6. Cutting back on early intervention

East Riding council plans to save £300,000 by making early intervention services “less universal”,  a move that will include the deletion of a specialist substance social worker post. Dudley council plans to save £110,000 by releasing a vacant post and reducing the commissioned support for early intervention work in children’s mental health services.

7. Transfer social work cases to non-qualified staff

East Sussex council plans to save £297,000 through a remodelling of social work services that will see 230 cases transferred from qualified social workers to family key workers. The move will see “more risk” managed by non-qualified social work staff, a council report acknowledges.

“Risk assessments will need to be undertaken on which cases can be stepped down. More risk will need to be managed by non-social work qualified staff. Social workers may be required to move location/team,” the report states.

“The early help development programme is supporting managers and staff in early help services to develop skills and confidence to work with more complex and challenging children and young people and their families. The quality assurance framework will be used to ensure that these changes are managed safely.”

A rapid response team which has been successful in reducing admissions to residential care of  looked-after-children over the age of 13 will also be disbanded with staff redeployed to other teams to save £120,000.

8. Reviewing social worker caseloads

Newcastle council plans to save £273,000 by reviewing the caseloads of its children’s social work teams and their management arrangements. The move will see up to seven full-time staff posts deleted. Community Care asked the local authority whether the review aimed to make savings by increasing the caseload per social worker or by stepping down cases to non-social work teams. The council declined to respond.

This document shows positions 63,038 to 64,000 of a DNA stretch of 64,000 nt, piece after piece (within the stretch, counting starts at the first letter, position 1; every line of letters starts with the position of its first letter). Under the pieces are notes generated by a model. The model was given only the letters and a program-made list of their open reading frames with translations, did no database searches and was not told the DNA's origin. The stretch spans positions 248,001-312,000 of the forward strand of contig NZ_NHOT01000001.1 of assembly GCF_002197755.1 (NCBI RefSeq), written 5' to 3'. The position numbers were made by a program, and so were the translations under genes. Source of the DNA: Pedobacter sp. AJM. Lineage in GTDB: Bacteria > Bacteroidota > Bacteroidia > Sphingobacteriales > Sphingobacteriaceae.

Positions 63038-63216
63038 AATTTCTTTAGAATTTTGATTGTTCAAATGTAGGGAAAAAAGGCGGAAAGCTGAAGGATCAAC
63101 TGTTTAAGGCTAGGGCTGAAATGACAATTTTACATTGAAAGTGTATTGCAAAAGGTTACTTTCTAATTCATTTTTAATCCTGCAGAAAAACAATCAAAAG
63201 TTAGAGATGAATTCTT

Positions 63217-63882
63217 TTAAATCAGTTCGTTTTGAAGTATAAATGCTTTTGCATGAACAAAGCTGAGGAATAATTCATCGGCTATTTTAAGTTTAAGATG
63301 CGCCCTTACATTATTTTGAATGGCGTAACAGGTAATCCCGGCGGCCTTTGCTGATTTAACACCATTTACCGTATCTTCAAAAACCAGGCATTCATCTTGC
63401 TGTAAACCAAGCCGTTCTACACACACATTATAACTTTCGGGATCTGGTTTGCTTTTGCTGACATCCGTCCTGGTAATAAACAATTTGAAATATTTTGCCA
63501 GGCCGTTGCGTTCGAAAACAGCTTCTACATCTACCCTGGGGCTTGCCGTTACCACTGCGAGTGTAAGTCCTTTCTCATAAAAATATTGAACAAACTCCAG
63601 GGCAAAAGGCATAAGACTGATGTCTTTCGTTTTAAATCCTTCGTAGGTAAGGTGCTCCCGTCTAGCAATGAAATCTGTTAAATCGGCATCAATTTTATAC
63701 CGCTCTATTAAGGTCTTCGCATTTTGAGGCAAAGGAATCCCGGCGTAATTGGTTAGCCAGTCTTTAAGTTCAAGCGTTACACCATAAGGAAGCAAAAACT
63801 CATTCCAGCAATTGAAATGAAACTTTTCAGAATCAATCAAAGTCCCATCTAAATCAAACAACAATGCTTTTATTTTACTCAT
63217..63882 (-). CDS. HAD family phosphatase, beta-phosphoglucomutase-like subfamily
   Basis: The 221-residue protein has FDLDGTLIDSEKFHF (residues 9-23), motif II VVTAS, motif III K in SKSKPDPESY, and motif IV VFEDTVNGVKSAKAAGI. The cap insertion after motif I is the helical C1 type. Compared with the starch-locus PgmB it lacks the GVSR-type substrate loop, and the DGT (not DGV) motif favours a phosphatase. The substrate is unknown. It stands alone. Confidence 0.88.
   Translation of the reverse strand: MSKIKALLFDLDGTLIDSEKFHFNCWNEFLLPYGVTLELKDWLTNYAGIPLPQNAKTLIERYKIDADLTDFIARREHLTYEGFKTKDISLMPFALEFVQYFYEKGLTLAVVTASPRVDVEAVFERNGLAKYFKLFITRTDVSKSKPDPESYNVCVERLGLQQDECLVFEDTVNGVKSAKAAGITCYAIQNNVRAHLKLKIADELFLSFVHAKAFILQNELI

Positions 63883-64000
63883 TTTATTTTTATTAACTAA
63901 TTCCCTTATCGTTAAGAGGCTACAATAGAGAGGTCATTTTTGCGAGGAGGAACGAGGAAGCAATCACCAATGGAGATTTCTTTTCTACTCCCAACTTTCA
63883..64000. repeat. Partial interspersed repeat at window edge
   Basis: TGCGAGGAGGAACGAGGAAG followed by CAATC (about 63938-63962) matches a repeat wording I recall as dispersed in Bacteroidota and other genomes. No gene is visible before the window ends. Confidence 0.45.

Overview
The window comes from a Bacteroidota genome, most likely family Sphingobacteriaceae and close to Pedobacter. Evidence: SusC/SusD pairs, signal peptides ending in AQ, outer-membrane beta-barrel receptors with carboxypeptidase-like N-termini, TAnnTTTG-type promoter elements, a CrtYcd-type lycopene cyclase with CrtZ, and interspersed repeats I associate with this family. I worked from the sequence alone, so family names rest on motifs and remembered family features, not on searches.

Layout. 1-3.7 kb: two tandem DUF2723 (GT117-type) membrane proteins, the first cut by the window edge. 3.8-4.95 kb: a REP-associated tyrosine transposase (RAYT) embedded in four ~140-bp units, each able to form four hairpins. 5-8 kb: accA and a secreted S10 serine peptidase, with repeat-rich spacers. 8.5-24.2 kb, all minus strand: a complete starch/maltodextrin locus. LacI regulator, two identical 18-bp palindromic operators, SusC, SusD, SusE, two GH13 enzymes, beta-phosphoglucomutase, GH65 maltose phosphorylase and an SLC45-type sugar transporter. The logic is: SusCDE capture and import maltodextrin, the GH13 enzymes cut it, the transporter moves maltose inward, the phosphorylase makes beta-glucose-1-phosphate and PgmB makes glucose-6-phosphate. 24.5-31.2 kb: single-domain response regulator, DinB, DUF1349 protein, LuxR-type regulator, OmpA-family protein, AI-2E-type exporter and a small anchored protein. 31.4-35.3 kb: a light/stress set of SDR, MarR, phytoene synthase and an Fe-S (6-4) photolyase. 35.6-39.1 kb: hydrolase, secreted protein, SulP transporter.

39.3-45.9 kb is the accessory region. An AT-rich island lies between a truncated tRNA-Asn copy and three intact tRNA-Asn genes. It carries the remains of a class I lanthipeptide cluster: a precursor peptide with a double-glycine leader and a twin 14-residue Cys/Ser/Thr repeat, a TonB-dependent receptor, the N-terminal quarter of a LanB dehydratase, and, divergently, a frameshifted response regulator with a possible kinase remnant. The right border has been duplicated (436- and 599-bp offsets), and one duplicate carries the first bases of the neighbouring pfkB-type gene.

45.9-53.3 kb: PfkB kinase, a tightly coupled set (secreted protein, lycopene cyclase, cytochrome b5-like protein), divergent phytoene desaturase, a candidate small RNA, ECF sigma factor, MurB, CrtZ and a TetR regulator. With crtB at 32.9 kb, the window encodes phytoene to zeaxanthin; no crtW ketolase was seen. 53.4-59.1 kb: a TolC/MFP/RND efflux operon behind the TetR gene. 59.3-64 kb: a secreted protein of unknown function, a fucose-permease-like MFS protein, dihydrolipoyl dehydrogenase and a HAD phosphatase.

9. Reducing family support services

Cornwall council plans to save £100,000 by cutting its funding of a family intervention project. Bath and North East Somerset council plans to save £178,000 by reducing its spend on family support, child and adolescent mental health services and short breaks. A further £76,000 will be saved by redesigning family support services with reduced staffing capacity.

A Bath council spokesman said: “The savings in children’s social care equate to less than 2% of the overall children’s social care budget. We are maintaining our focus on supporting the most vulnerable adults, children and families in society to achieve their potential – this is reflected in the fact that fifty pence in every pound of Council Tax that we collect is spent on vulnerable people, young and old.”

10. Reducing safeguarding teams

Brighton and Hove council plans to save £62,000 from its safeguarding services. A council report states that the move could see Independent Reviewing Officer caseloads “exceed” recommended levels and “impact upon the ability to fully discharge statutory duties”. The council aims to mitigate against that by boosting its quality assurance capacity. East Riding council plans to save £79,000 from its staffing costs in safeguarding teams. This will include the deletion of a welfare rights officer post.

11. Reducing short-breaks for disabled children 

Dudley council plans to save £100,000 by reducing the commissioning of short-breaks for disabled children.

12. Reducing advocacy support for children in care 

East Riding council plans to save £30,000 through the deletion of a post in its participation and rights team that provides advocacy support for looked-after-children.

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2 Responses to 12 ways councils are targeting savings from children’s social services in 2014-15

  1. John Ramsey April 17, 2014 at 11:03 am #

    Desprate times. All of this affects the most vulnerable children and familes. Much of it is so obviously a false economy, just leading to more expensive intervention down the line.

  2. navid zaman April 22, 2014 at 4:36 am #

    This cuts will affect parents who have to care for in turn parents health will suffer and cost more to lookafter parent/child in longterm it’s real shame for UK government.